The compare-and-swap instruction can be used for more than A=A+1 kinds of computations.    For instance consider a linked list of items, perhaps the run-able thread list in your operating system kernel.   You want to be able to remove an item from that list.   That involves fetching the link to the next item, fetching the link to the item after that and then storing the link to the next next item into the location where the link to the item you are removing from the list came from.

    A  ----> B ----> C becomes A ----> C

As with the A=A+1 case, there's the potential for a race if there are multiple processors that are contending to pick B off the list.  compare-and-swap can at least make it safe from races, but again, if there is hot contention among many processors, there can be much wasted spinning before a processor succeeds in grabbing B off the list.

So, if you have careful control at the machine instruction level, the problem is practically solved.   But that sort of implies that you drop down into assembler language from time to time or you have a compiler that generates incredibly clever object code that knows where to use these specialized multi-processing instructions.   What if you are using a garbage-collected language like Java or Python?   Maybe your problem is worse than the value of A that you used in your computation became stale between your fetch and your store back to memory.   Maybe the location of A has changed entirely and your store operation is smashing something else entirely different than the variable A.   Big trouble ahead...   In fact, if you think in terms of Python, maybe by the time you are trying to store the new value, A isn't even an integer any more. "Gee, it was an integer value when I fetched it.   Who the heck changed it to be a floating point number in the meanwhile?".   Could be subtler: Python will happily and silently promote a int to a long if the value gets too big to fit into an int, so you need to be very careful that the value you fetched still makes sense before you store the result back to memory.

The article I pointed you to the other day "Downfall of Imperative Programming” asserts that "Imperative programs will always be vulnerable to race conditions because they have mutable variables".   So functional programming languages, by avoiding mutable variables, dodge a major bullet in the multiprocessing world. The thing that I don't know is how to be sufficiently productive in functional programming languages for Haskell to be worth the trouble to learn.   The Downfall article predicts that the race conditions are an insoluble problem for imperative programming language implementations.  I'll happily accept that there's trouble ahead to watch out for, but I do have a bit of difficulty accepting that the races absolutely can't be resolved.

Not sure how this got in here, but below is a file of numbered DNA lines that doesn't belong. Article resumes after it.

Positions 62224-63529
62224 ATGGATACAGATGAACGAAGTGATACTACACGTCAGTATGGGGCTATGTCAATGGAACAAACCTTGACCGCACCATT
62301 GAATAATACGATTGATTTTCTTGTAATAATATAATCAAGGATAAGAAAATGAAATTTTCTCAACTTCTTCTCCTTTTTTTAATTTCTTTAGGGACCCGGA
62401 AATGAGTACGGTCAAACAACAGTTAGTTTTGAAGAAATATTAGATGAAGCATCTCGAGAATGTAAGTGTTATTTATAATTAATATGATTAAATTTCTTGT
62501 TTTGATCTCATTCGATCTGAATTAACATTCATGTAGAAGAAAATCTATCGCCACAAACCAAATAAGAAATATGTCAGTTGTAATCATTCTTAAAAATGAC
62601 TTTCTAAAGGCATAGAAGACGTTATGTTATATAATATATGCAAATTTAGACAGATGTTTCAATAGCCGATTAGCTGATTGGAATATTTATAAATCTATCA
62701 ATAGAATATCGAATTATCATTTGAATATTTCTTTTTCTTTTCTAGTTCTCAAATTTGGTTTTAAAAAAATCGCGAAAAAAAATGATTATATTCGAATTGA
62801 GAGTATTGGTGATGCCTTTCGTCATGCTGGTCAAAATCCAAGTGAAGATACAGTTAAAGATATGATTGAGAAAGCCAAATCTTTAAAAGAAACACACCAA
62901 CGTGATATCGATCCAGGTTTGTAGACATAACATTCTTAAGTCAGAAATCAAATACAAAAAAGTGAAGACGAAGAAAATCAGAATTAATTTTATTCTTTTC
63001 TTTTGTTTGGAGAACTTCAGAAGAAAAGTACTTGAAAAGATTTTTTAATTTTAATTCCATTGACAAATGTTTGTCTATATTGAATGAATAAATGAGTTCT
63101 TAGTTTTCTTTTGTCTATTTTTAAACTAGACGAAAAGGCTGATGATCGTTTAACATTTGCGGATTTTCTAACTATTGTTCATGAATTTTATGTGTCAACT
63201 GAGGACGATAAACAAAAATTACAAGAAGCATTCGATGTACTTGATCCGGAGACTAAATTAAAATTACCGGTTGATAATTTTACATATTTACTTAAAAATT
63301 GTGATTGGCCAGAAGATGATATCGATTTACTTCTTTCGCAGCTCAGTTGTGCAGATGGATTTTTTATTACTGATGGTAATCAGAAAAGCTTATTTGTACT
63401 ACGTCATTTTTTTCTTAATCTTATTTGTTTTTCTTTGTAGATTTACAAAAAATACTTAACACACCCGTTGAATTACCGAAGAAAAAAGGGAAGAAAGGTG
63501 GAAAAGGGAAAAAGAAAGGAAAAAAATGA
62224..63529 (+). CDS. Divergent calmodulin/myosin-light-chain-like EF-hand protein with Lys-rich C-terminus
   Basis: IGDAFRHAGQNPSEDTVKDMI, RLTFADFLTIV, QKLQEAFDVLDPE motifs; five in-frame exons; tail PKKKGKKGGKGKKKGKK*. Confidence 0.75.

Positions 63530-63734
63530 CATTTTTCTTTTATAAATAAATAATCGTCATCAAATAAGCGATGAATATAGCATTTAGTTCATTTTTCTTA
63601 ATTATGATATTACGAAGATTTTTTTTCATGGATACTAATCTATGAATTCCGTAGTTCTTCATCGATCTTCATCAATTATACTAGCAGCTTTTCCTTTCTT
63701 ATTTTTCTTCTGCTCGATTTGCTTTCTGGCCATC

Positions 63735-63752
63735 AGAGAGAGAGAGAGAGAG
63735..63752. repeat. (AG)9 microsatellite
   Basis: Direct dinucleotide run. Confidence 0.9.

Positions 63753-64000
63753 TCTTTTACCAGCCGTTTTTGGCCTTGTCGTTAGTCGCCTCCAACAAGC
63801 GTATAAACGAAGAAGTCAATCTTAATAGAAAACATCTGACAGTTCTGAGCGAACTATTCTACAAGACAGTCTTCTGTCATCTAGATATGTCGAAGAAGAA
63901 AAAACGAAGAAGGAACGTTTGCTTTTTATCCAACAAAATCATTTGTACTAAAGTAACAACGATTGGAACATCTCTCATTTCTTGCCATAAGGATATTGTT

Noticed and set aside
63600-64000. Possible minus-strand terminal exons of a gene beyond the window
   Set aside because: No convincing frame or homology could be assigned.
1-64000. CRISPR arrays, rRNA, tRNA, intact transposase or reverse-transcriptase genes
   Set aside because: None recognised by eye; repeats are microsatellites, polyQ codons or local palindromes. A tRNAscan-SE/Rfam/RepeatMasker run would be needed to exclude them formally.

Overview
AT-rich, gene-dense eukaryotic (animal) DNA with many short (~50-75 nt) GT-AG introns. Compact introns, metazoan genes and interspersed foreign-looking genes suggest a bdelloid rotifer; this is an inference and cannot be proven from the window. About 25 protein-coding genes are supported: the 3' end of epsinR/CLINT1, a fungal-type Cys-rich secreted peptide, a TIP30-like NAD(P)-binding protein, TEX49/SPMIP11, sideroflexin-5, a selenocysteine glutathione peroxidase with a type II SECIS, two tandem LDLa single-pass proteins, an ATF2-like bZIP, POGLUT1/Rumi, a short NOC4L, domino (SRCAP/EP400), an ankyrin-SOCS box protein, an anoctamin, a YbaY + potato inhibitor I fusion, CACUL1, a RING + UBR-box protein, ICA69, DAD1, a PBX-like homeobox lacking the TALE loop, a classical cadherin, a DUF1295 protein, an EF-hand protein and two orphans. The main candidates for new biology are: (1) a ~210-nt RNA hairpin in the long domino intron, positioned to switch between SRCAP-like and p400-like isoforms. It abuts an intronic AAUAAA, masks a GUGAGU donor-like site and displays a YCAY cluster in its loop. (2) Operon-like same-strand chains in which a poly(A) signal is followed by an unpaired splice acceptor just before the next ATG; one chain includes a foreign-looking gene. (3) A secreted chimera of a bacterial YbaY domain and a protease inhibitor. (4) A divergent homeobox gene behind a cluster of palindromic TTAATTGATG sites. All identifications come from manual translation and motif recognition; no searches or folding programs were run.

Python's Global Interpreter Lock

Python worries about the possibility of races among threads in interpreting the instructions of Python code. They have a "Global Interpreter Lock" (GIL) to assure that one interpreter thread won't change a value in use by another interpreter thread. Folks worry that this coarse level of locking will keep Python programs from being able to scale up with increasing numbers of processors.
I've seen some clever dodges of the GIL in Python programs, mainly by spreading the program across separate address spaces (multiple Python interpreters, each with their own GIL) and limiting interprocess interaction to some carefully controlled set of places in the code with appropriate locking protections.  On the one hand, this doesn't give transparent scaling up from a uniprocessor to M processors all running in parallel, but on the other hand, it does get the job done.

My (weak) excuse for not having more first hand experience with this...

My home PC doesn't bring multiprocessors to the party.   Some day I hope to replace it with an i5-ish based computer with 64-bit addressing and >4GB of memory.   As a retiree with a rather modest pension, that's a discretionary expense that I've been postponing into the future.  Maybe in the meanwhile my target will shift to something with way more processors than an i5.   What I have in mind is something with enough oomph to be able to run Linux and Windows both in virtual machines (Based on Xen, VMWare, something else?  I don't know...). Heck, Microsoft isn't even making it easy to buy such a configuration without paying for a Windows license twice (once bundled into the PC's base price and then again for an installable copy that can be installed into a VM).  I'm assuming that a re-install CD that wants to reload Windows onto a bare PC isn't going to be able to install into a VM environment.   I'm expecting that multi-processor race conditions and their associated problems will come along naturally to my world once I have a rich enough configuration and that encountering those problems on more than just paper will motivate me into doing something about them.